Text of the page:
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Satellite Radio and the RIAA

cnet has an interesting article about the ongoing friction between the various digital radio operations (satellite radio, Internet radio, etc.) and the Recording Industry Association of America (RIAA). Many of the newer satellite radio devices offer the capability to record individual songs for later playback on the device. It’s no different than time-shifting a television show on a DVR, right? Or is it?…

One person records The Beatles Let It Be on their XM2Go satellite radio and another person downloads the song off iTunes. The first person gets the song “for free” as part of their monthly subscription to XM Radio. The second person pays 99 cents for the song. The iTunes user gets a “certificate” to prove they truly “own” the song, but the reality is both people can play it back anytime they feel like it. As a consumer, I like the satellite radio model; as a publisher, I have to wonder if the RIAA has a legitimate beef.

Sure, it’s always been OK to record songs off the radio under the protection of “fair use.” Digital technologies and devices make it much easier to create high-quality copies than you previously could with a cassette tape, for example. As much as I’d hate to alter the satellite radio financial model, something’s got to give to make this more equitable for the recording artists.

Comments

Jim Minatel

I'd assume that XM and Sirrus pay the same royalty or pay-per-play fee or whatever they call it that analog radio stations play for each song. All this money goes to RIAA which doles it out to the artists. I don't see in that case how digital radio is any worse for artists versus CD/online digital sales than analog radio is for artists versus cassette/lp/8 track sales. If the radio pay model for artists is unfair, it should be changed for all radio types, and not have an unfair distinction between "free" analog radio and subscription digital.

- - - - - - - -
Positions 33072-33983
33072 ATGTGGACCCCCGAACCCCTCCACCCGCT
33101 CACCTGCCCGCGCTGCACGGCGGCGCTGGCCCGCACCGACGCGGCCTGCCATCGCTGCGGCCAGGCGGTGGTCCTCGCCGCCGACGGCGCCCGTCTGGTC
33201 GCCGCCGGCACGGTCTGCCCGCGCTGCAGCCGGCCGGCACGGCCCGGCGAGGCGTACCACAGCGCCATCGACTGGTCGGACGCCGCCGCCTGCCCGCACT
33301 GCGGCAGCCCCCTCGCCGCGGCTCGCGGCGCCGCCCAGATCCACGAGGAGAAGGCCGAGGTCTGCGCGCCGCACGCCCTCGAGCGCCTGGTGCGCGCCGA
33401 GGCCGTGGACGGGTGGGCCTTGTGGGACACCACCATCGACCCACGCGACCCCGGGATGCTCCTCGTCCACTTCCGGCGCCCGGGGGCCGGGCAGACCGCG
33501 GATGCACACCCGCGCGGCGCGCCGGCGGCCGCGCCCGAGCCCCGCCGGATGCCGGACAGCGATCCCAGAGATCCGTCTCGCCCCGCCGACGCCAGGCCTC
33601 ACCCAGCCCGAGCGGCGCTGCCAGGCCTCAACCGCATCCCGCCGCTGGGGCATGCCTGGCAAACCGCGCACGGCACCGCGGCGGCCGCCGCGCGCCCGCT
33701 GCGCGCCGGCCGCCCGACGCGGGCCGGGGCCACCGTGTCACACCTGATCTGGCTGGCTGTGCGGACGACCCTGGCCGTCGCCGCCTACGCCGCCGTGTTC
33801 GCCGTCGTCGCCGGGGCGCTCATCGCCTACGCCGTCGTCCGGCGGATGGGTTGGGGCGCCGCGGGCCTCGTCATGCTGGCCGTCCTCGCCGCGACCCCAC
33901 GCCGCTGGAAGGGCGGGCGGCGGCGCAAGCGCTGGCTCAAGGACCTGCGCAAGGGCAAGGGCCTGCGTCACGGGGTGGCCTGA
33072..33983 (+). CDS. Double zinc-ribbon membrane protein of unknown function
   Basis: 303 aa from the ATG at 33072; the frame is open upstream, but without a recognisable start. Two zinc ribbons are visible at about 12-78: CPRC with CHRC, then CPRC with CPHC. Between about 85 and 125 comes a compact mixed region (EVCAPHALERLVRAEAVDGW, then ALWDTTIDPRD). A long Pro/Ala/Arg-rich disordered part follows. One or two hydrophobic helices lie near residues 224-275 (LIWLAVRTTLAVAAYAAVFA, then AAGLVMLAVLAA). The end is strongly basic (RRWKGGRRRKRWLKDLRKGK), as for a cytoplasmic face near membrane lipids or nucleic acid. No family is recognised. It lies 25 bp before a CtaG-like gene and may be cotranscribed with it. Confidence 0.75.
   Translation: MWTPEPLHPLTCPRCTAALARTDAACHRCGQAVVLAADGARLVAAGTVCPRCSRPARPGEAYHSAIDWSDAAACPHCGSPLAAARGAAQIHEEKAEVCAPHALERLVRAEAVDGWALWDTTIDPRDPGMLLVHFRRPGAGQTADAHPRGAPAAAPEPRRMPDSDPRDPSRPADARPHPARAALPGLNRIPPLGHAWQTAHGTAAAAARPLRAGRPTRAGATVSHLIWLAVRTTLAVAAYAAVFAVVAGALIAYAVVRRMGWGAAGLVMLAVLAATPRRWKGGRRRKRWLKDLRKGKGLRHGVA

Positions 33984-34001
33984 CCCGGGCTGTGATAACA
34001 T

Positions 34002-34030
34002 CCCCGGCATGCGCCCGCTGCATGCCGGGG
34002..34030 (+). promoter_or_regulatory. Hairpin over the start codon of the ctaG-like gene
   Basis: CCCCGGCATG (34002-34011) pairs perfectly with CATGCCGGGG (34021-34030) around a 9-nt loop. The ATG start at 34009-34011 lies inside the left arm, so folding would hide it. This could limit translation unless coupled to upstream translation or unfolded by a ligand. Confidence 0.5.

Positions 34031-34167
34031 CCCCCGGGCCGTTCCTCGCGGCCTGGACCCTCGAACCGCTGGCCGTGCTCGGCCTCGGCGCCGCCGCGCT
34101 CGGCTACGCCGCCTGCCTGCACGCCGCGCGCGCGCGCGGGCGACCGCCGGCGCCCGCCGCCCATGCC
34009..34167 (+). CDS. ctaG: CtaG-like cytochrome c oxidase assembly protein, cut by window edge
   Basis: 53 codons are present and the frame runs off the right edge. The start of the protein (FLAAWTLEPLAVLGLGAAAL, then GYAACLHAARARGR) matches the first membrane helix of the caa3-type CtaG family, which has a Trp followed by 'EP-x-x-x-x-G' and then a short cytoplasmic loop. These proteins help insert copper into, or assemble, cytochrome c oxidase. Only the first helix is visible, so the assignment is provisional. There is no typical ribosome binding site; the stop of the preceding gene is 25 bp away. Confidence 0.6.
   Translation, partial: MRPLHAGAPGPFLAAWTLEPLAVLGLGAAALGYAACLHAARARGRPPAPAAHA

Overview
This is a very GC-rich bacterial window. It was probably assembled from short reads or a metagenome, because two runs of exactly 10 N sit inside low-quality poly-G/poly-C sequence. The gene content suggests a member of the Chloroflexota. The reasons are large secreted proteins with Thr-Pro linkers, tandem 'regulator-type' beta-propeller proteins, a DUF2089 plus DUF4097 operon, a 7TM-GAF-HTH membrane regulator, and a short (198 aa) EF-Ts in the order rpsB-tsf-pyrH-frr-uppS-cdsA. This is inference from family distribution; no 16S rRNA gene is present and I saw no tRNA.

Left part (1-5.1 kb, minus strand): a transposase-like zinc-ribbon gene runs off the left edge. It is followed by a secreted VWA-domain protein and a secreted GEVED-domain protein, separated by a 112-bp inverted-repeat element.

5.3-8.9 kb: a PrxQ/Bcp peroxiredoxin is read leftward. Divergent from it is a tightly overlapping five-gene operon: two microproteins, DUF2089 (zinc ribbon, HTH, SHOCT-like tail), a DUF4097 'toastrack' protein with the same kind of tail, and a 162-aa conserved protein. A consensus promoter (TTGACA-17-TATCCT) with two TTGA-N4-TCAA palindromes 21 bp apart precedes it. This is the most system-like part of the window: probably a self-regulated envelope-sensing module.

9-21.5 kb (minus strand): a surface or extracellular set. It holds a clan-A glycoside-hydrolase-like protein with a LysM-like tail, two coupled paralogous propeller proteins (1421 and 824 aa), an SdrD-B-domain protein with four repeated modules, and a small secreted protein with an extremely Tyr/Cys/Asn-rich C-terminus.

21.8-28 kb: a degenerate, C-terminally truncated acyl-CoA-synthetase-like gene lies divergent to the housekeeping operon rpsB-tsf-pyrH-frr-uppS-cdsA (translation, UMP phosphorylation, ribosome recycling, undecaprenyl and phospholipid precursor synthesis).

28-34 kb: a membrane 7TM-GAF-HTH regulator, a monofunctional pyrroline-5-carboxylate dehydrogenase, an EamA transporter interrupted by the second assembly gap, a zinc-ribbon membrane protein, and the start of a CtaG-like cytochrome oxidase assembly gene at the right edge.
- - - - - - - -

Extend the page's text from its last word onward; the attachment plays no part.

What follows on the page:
Joe Wikert

I still think it comes down to how likely you are to record and replay (over and over again) a song you recorded off the analog radio or one from your satellite radio. I think the latter is far more likely, and practical. Heck, the satellite devices are now coming with loads of memory built in to encourage you to record with them.

Look at it this way: Two people walk out of BestBuy. One has an XM2Go device and the other one just bought a state-of-the-art car audio system, sans satellite capabilities. The former is definitely going to record songs for later playback because the XM2Go device holds up to 5 hours of recordings. The car audio customer probably isn't going to try and rig something up to record for later playback...

Satellite Radio

If you're interested in being more equitable to the artists, start with the industry. The real shaft comes from the shares record labels give to artists.

Joe Wikert

Last time I checked, nobody was holding a gun to the artists heads. They signed an agreement and bought into the original terms so why should anything be changed? The labels used to have a lot more leverage than they do today. You don't like the terms the labels offer? Go the indy route. Loads of bands are finding life on MySpace and elsewhere. Sure, you don't get the PR engine of a major label behind you, but how many bands really do anyway?

It's the same as the book publishing world. Don't like the royalty rate offered by the major publishers? Go to lulu or one of the other self-publishing houses out there. You just have to look at the pros and cons of each option.

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